A Smart Investment
If you’ve never heard of in-law quarters, that’s probably because these housing units faded from the public eye. Due to the passing of strict zoning laws, in-law quarters weren't often built—at least not legally. But, ever since Florida approved legislation that encouraged cities to allow single-family homes to build secondary housing on their properties, things have been looking up for homeowners.
In-law quarters are residential housing units that are secondary to the primary residence of the homeowner. They can be an apartment within the primary residence. Or, they can be an attached or freestanding home on the same lot as the primary residence. In-law quarters go by many names: granny flats, backyard cottages, guest houses, and tiny houses.
You may have run across a few units here in South Florida without even realizing it. According to the US Census, in Broward, Dade, and Palm Beach counties, 86.5% of homes were built between the ‘50s and the late ‘90s. Post-World War II, in-law quarters were in high demand due to the Baby Boomer generation, which in turn meant a huge surge in young families.
Although we weren’t able to find out the numbers for Florida, in San Francisco, California, it's estimated that about 90% of the 30,000 granny flats built in the ‘50s and ‘60s were constructed illegally. Many in-law quarters were built in response to a lack of affordable housing. In fact, now that it’s legal once again, they just might be the housing solution for South Floridians today.
A Lack of Affordable Housing
Overall, almost no new homes have been built throughout Broward, Dade, and Palm Beach counties in the last twenty years. Considering that the Everglades is to the West and beaches surround us on the East, space is limited in South Florida.
Because of this, homeowners have had to get creative with the space they have. You may have seen walk-in closets turned into home offices. Or witnessed one room that’s split into two to make room for an extra occupant. But indelibly, these are all quick fixes to a much bigger problem—sky-high rent rates.
It’s Up to Cities
While Florida has approved legislation to allow the construction of in-law quarters in cities with a recognized shortage of affordable rental units, the final say rests with each city.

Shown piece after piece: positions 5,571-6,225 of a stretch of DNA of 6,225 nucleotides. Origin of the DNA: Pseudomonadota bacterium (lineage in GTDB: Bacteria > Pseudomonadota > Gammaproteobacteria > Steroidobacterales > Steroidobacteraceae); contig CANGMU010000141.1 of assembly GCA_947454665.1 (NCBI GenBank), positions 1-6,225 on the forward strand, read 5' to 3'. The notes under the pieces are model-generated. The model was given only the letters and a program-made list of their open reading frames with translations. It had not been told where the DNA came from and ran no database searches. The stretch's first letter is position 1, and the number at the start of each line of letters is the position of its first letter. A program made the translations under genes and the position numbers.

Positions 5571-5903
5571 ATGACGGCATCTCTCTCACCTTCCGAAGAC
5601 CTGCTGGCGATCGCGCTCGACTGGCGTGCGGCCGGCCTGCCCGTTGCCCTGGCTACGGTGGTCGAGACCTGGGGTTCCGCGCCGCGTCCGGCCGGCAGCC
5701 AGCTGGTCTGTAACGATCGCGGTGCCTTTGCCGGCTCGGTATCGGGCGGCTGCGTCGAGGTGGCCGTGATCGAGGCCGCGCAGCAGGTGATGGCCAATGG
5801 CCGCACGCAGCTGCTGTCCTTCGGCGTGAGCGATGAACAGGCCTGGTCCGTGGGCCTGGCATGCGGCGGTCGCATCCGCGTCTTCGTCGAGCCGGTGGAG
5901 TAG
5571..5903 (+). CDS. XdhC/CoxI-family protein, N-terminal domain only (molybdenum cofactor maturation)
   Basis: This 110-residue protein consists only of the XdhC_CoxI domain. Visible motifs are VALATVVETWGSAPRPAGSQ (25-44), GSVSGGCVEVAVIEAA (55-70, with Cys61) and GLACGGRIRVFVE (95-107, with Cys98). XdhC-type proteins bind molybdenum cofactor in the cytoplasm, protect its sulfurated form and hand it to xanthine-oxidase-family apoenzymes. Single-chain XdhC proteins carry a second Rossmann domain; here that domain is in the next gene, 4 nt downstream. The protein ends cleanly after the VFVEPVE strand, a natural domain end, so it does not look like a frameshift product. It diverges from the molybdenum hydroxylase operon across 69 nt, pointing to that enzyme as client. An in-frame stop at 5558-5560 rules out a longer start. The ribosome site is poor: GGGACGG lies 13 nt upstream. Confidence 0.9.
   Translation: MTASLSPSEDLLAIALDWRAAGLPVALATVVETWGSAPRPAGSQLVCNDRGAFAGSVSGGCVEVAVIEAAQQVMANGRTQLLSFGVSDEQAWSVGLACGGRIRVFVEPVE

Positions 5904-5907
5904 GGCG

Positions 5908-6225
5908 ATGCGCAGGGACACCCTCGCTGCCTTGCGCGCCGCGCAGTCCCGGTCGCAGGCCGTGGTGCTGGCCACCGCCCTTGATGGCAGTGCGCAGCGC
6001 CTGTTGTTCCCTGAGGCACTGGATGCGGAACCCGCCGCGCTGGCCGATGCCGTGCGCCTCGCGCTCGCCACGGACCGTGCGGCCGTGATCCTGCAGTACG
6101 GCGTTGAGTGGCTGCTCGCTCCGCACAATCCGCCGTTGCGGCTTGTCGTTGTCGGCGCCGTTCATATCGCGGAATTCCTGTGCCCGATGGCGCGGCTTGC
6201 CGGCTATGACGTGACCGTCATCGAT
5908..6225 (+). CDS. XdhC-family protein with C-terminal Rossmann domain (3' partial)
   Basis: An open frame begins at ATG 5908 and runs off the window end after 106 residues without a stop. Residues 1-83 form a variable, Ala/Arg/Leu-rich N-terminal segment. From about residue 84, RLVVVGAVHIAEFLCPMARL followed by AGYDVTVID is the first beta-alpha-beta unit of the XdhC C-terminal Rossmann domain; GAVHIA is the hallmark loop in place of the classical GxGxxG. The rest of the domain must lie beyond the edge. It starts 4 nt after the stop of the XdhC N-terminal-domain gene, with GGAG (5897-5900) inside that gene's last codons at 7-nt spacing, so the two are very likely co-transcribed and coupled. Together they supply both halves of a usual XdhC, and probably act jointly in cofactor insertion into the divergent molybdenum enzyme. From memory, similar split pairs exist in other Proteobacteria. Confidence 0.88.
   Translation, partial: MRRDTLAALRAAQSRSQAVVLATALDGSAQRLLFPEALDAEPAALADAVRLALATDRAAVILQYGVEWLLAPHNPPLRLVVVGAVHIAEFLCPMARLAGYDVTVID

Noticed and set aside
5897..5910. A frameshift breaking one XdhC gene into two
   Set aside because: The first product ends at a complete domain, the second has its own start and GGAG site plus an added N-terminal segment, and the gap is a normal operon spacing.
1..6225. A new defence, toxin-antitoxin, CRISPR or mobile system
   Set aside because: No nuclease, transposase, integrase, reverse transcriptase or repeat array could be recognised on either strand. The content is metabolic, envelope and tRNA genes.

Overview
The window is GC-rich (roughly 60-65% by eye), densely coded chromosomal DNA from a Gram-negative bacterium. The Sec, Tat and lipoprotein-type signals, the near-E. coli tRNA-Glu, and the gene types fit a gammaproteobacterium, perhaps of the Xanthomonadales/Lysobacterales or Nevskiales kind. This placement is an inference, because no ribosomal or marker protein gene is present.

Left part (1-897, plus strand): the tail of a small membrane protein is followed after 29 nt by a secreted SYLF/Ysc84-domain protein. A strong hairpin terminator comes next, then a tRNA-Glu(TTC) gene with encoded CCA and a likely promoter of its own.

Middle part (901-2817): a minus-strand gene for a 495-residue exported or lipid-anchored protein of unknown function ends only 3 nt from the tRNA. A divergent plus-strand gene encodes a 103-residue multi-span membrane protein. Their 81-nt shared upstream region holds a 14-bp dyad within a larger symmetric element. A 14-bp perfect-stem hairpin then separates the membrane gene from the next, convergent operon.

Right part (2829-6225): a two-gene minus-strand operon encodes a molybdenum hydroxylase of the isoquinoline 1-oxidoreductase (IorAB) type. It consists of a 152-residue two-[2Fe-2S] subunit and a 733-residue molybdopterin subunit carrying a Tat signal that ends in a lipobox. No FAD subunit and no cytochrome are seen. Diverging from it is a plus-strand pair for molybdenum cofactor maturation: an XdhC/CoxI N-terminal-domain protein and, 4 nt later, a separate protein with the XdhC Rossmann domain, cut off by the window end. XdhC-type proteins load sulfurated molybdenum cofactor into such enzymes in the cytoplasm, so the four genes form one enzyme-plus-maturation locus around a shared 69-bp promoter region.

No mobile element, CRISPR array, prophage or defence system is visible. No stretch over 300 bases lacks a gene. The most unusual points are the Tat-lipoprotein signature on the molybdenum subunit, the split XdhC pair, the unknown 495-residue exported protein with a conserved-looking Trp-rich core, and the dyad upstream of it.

Last year, the Miami Beach City Commission approved accessory dwelling units. This will likely become a good source of revenue for older Miami Beach residents or families hit hard financially due to the COVID-19 recession.
Before beginning construction, homeowners must sign an affidavit promising to rent to lower income tenants at a reasonable price. Only then will they be allowed to hold a building permit. Miami Beach has an estimated 320 single-family lots with in-law quarters. This is a promising start if the rest of the state follows suit.
Naturally, to prevent homeowners from renting to partiers, owners must live in the main house. Owners can only rent to those who will stay the year. Short term rentals aren’t allowed with in-law quarters.
In-Law Quarters: Living in Harmony
It’s no surprise that these arrangements can actually end up being beneficial for both homeowners and tenants. In an article published by Jaimie Ross, the President & CEO of the Florida Housing Coalition, Ross writes about how “one homeowner with Alzheimer’s was able to trade in-law quarters for medical services from an in-law quarter tenant, a nurse, who was also delighted by the arrangements”. This shows that the sense of community that in-law quarters can create between homeowner and renter are incredibly strong.
Unlike Airbnb, accessory dwelling units are a permanent fix for renters and homeowners at the end of their rope. Especially now, during COVID-19, an in-law quarter may be more beneficial than an Airbnb. Airbnbs are excellent choices for those who travel, but with the travel and tourism industries suffering, many homeowners who placed their bets on renting a room on Airbnb for extra rental income have been sorely disappointed.
In-law quarters give homeowners and tenants a financial break. This break allows them to save and live more comfortably than if they had to rent separately. It also allows both homeowners and tenants to set boundaries and enjoy their own space. Due to only being allowed to rent to serious tenants, your chances of having a good neighbor would be higher.
In times like these, where the infrastructures of big cities aren’t living up to their names—building an in-law quarter may be just the thing to even the scales.